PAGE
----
New Delhi: Rural development minister Jairam Ramesh on Friday rejected a key recommendation of a parliamentary panel that land for commercial use should be purchased in the open market, saying that the government should have a role in acquiring land for industrial, commercial or for profit enterprises or private companies.
Justifying this as necessary for reviving economic growth in the country, Ramesh told reporters: “At a time when investor sentiment is uncertain and economic growth is under some pressure in our country, we need to quickly resolve the Land Acquisition, Rehabilitation and Resettlement Bill (LARR) 2011.”
Seeking fresh consultations before the suggestions are incorporated, Ramesh said the revised Bill could be brought before Parliament in the monsoon session. Prime Minister Manmohan Singh may chair a meeting of state chief ministers on consultations on the Bill, he said, adding that the opinions of states would be given priority consideration for incorporation in the revised Bill.
Seeking consultations: Rural development minister Jairam Ramesh. Photo by Pradeep Gaur/Mint
Pointing out that the standing committee recommendations were not binding, Ramesh said it was normal practice to accept important recommendations of the committee and at times when the government did not, it would give clear reasons for rejecting the suggestions.
“There are certain principles that we have to follow... one is that the state, that is the government, must have a role in land acquisition,” Ramesh said, rejecting the argument given by the standing committee, which said the panel had studied similar processes in developed countries such as the US, Germany, France and elsewhere.
India, he said, was a developing country, where land records were maintained under antiquated systems. “We must recognise that we are not in a stage of development where government role in land acquisition can be completely eliminated and abandoned.”
The parliamentary standing committee headed by Bharatiya Janata Party member Sumitra Mahajan had examined the LARR Bill, introduced in parliament in September, and tabled its report on Thursday. Chief among its recommendations were that the government should not procure land for private enterprises, public-private partnership ventures and public enterprises.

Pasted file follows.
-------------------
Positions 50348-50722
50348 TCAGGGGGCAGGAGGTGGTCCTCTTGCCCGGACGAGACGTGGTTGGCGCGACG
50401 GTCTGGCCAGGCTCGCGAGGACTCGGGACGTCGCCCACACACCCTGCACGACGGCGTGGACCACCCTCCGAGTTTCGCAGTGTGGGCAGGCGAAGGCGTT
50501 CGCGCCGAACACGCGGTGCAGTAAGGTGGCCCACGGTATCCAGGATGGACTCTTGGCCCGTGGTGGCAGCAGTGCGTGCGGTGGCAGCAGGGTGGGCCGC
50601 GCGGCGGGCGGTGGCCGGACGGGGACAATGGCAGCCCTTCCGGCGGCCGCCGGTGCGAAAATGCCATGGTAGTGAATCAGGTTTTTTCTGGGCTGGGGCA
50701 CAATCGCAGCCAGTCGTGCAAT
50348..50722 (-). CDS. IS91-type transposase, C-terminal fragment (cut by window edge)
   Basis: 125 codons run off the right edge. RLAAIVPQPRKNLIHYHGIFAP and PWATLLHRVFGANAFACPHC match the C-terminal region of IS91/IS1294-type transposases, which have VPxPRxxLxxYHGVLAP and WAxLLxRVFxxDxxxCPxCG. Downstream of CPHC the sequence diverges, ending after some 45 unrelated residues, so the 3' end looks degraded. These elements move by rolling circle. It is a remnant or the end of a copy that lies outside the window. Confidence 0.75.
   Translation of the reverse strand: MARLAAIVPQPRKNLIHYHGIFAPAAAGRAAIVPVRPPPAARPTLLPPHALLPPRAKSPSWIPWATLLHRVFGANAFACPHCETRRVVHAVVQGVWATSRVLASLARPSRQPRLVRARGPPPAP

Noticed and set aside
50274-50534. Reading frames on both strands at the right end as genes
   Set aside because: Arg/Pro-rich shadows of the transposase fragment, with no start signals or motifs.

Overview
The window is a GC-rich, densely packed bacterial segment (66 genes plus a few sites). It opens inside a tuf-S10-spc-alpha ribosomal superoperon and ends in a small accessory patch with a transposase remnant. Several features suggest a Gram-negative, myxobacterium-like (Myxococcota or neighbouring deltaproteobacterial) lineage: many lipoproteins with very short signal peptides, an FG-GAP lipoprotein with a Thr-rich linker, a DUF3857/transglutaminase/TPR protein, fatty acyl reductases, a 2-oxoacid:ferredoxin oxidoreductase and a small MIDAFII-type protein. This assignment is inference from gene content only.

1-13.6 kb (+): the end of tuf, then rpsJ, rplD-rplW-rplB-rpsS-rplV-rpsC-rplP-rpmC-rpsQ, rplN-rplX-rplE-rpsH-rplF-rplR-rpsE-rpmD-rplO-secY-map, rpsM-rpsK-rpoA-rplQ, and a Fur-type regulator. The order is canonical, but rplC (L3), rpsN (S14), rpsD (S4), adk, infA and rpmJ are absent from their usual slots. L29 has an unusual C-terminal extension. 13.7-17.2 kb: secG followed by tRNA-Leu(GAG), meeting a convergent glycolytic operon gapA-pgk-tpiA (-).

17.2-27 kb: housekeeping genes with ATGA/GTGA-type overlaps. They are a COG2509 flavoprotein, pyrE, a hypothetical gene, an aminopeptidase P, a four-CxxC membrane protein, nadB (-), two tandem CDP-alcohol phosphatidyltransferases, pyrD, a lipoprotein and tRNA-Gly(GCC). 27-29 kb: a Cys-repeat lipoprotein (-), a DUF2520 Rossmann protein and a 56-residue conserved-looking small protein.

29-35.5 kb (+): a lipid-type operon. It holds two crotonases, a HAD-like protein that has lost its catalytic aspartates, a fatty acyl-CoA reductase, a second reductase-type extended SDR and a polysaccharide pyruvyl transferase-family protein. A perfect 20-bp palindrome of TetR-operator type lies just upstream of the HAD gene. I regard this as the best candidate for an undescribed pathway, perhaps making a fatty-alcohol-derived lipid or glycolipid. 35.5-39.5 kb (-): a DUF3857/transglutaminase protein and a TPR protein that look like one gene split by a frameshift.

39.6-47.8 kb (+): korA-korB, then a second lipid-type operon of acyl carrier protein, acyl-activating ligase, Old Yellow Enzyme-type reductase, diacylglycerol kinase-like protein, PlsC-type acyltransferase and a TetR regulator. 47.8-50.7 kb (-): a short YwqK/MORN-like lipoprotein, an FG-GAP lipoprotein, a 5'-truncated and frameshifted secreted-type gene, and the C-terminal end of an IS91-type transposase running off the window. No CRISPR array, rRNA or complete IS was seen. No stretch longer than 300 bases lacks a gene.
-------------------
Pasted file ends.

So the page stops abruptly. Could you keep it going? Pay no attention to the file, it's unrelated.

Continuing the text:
“The states can facilitate the acquisition,” Mahajan told reporters on Friday. “It may even identify the land and keep it for commercial purposes. The governments can offer tax exemptions too. But the purchase should be done in the open market.”
Ramesh, however, was of the view that “public purpose can at times be met by government organizations and at times these are met even by private companies also. The notion that private companies serve only private interests is not something that I believe in... There are interests and occasions where government consciously seeks private investment to promote public objectives.”
Stating that the existing land acquisition act dating back to 1894 was clearly outdated, Ramesh also pointed out that the old law was not in favour of those selling the land or those living off it. The LARR Bill had a resettlement and rehabilitation package that was strongly tilted towards these groups of people, he said.
The minister favoured giving maximum flexibility to the state governments in the land acquisition process, stressing that the procedures linked to “acquisition must be timely and transparent and should not be such that it leads to endless litigations or court procedures or to endless disputes.”
Ramesh added that he was in agreement with several suggestions made by the panel on issues such as enhanced compensation and involvement of village committees and city municipal authorities while deciding compensation issues.